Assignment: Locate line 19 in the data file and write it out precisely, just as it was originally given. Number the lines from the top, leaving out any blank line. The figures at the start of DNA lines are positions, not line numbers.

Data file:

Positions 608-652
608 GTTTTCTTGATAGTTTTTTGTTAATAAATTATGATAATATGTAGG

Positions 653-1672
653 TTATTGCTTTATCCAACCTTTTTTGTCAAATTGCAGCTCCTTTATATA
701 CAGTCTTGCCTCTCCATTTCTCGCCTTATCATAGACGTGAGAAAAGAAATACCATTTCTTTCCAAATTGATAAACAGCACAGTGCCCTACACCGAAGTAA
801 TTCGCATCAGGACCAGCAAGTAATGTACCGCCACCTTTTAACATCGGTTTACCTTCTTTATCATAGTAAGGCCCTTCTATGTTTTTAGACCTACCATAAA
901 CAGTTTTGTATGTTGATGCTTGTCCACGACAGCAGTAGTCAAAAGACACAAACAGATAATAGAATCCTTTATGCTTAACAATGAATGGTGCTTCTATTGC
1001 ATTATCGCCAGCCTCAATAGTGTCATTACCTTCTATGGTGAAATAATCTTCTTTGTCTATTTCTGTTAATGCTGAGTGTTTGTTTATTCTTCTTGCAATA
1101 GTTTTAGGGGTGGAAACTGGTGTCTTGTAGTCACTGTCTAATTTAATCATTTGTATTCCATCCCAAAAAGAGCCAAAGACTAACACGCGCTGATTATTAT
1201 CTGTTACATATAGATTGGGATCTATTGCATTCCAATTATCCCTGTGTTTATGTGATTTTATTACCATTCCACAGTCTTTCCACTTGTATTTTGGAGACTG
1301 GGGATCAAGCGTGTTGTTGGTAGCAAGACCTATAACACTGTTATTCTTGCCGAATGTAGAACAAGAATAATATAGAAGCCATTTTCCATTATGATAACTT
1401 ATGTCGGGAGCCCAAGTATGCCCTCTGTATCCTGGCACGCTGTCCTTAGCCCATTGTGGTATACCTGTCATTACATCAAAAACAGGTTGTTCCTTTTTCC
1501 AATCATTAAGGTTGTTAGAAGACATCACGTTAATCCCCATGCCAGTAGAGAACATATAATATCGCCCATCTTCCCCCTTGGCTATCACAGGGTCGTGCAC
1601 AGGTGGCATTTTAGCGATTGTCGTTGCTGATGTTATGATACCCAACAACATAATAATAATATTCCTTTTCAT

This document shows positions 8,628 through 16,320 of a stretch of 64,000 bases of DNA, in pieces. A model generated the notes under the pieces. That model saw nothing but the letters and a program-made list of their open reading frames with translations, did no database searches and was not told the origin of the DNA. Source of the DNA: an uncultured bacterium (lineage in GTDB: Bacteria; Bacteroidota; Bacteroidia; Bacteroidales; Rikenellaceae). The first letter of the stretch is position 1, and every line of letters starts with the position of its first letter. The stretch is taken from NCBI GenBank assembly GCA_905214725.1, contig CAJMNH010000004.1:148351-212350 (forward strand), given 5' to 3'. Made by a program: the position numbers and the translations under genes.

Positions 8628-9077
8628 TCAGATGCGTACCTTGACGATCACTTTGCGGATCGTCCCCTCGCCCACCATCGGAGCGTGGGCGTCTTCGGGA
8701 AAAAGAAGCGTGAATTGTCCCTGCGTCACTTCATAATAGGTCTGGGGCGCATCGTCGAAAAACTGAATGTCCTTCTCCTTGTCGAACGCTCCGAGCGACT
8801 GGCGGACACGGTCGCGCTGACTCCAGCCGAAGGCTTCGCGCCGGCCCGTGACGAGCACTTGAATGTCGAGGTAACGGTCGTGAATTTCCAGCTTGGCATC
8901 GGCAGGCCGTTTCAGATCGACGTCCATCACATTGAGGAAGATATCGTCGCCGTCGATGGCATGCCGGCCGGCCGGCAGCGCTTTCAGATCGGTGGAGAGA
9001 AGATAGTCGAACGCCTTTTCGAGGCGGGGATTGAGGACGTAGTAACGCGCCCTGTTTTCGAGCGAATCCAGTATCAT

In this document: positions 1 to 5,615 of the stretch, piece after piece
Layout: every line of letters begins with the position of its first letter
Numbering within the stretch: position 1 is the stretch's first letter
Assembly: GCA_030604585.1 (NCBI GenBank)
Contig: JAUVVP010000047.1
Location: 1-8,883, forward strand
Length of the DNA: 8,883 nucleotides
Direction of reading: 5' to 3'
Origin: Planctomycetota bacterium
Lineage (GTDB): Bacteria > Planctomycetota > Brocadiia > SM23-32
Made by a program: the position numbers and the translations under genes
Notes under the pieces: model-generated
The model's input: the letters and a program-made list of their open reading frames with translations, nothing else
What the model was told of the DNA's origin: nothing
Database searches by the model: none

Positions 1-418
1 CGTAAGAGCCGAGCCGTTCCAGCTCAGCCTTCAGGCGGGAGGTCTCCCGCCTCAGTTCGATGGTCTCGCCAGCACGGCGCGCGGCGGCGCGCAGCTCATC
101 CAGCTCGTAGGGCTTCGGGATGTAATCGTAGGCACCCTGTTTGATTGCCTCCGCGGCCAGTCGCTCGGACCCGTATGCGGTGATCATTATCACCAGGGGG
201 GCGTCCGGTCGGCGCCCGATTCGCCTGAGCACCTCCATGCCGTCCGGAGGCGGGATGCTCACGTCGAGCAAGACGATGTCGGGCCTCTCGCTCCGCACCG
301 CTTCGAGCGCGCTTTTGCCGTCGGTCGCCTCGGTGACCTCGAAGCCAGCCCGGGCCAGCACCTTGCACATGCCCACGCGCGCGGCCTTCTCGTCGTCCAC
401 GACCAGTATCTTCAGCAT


8801 GGCGGACACGGTCGCGCTGACTCCAGCCGAAGGCTTCGCGCCGGCCCGTGACGAGCACTTGAATGTCGAGGTAACGGTCGTGAATTTCCAGCTTGGCATC